Some time ago, I was put into the hospital and diagnosed with a lively case of bipolar disorder.  It was terrible and expensive and I do not recommendit to anybody.

Patients Belongings
Pictures from an installation at FLOORSPACE gallery

After that, I went through a phase of telling everyone I knew all about it.  If a friend asked a simple "how's it going?" I would launch into a long narrative about my stay in the hospital, how I was on this medication, what the medication does, and I would proffer my views of the sane vs. the insane.  I felt it my duty to talk about it, in hopes that others would not be afraid to discuss such things.

I wrote about it in my e-zine, and I also did an installation at an art gallery that I was running at the time.  On display as the installation was a journal I had kept in the hospital, hospital clothes and some other paraphrenalia I had managed to sneak out of the hospital with.  More embarassing than a personal journal on display for all to see, was the fact that no one opened it.  After the show, I realized that the story of a white, midle-class male's trip to the loony bin was not only uninteresting in itself, but it made for uninteresting art as well.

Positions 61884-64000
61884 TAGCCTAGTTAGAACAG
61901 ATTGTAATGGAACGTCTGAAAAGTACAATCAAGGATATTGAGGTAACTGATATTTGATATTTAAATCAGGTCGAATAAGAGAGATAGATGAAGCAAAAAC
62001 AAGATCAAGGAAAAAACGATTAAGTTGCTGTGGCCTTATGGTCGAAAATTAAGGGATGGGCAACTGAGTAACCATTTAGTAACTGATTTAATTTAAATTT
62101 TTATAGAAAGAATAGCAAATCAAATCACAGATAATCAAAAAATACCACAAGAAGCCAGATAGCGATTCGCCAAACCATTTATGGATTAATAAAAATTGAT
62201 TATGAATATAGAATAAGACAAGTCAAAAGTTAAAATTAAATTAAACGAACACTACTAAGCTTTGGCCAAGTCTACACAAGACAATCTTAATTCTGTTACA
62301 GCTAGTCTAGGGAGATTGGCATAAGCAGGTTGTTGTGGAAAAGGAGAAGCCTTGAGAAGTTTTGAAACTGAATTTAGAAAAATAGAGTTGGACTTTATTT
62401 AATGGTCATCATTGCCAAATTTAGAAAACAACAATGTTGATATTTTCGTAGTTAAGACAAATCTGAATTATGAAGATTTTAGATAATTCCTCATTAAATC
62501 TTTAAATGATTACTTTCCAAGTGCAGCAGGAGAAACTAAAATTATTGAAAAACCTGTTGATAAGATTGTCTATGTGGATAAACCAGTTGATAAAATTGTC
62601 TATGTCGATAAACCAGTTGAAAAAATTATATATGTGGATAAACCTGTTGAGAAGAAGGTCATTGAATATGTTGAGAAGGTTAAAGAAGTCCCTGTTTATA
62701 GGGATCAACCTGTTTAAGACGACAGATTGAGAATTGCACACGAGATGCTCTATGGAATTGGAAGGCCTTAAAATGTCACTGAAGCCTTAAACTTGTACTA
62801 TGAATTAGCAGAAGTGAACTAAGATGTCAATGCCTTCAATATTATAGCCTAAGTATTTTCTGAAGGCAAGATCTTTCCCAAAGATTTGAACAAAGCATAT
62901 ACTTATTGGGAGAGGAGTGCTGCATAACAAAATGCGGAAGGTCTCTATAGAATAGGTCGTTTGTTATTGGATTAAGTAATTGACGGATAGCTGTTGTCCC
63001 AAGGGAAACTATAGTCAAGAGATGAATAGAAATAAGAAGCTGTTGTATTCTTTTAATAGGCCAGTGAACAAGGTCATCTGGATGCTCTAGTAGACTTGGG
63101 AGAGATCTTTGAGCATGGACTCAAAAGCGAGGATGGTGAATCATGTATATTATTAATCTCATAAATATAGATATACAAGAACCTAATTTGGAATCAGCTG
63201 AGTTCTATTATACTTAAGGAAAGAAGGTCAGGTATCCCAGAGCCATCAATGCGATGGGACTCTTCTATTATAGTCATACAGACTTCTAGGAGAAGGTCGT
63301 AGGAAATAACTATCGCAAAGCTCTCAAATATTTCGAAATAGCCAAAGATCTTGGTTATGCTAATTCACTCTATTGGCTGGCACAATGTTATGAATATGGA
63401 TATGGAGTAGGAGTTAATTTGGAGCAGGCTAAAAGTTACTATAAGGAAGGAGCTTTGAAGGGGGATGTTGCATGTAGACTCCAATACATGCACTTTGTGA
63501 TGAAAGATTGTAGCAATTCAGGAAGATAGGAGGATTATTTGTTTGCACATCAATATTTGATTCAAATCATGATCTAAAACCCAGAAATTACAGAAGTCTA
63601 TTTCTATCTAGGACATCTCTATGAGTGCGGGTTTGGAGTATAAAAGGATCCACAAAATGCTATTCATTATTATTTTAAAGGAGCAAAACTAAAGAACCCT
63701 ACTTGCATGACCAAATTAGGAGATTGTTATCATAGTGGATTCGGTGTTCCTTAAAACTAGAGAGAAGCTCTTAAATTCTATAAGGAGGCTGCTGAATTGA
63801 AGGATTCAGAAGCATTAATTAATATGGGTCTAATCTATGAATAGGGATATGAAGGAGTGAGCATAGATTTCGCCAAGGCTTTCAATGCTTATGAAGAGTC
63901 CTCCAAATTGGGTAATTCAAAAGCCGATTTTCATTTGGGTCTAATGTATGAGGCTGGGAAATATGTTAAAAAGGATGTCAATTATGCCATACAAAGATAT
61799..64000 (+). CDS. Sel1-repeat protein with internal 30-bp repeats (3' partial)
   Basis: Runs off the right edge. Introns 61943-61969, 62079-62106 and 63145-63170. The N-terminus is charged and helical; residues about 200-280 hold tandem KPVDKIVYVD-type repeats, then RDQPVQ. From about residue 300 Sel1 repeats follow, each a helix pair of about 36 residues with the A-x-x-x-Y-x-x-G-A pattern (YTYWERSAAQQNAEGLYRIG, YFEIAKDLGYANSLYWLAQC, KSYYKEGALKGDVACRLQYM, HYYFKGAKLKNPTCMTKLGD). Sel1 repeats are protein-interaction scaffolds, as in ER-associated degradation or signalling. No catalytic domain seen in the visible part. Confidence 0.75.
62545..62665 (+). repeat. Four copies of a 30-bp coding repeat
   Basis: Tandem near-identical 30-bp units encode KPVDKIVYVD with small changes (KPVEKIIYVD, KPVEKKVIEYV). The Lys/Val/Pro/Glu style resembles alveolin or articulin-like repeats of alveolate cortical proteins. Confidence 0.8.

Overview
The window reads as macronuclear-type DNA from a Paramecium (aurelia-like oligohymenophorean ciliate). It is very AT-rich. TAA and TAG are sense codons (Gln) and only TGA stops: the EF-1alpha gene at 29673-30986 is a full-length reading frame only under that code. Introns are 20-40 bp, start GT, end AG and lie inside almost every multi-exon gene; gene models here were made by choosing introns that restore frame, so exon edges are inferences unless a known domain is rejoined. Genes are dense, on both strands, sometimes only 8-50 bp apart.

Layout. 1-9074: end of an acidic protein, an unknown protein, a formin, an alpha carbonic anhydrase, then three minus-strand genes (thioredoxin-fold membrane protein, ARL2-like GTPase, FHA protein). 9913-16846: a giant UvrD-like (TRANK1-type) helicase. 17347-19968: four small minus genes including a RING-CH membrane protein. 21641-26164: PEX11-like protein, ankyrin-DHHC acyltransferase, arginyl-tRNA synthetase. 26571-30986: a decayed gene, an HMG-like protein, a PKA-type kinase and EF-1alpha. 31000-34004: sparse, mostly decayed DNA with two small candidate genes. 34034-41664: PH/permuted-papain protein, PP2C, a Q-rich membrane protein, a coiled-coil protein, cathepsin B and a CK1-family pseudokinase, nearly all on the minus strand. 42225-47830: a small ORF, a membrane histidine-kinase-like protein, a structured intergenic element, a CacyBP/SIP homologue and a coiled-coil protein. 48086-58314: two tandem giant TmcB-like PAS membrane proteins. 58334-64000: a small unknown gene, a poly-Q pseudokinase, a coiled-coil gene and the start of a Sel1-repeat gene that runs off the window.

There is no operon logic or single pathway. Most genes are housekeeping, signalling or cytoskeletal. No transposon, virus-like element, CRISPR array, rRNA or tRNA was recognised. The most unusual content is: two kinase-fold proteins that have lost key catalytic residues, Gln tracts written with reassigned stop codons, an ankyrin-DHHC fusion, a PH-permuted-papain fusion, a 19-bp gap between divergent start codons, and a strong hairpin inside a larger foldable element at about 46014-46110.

...personal journal on display for all to see
the Audio Cassette
Tapes of me rambling

Since then, I have stopped telling my stories and opinions about the 'insain' so much and have develped a deeper understanding of the mentally unstable.  The main insight I gained is that we don't shut up.  We are like old men who talk about their aches and pains and tell detailed accounts about trips to the doctor and our bowel movements.  It got so that I was sick of hearing myself talk about it.  And now I'm sick of writing about it...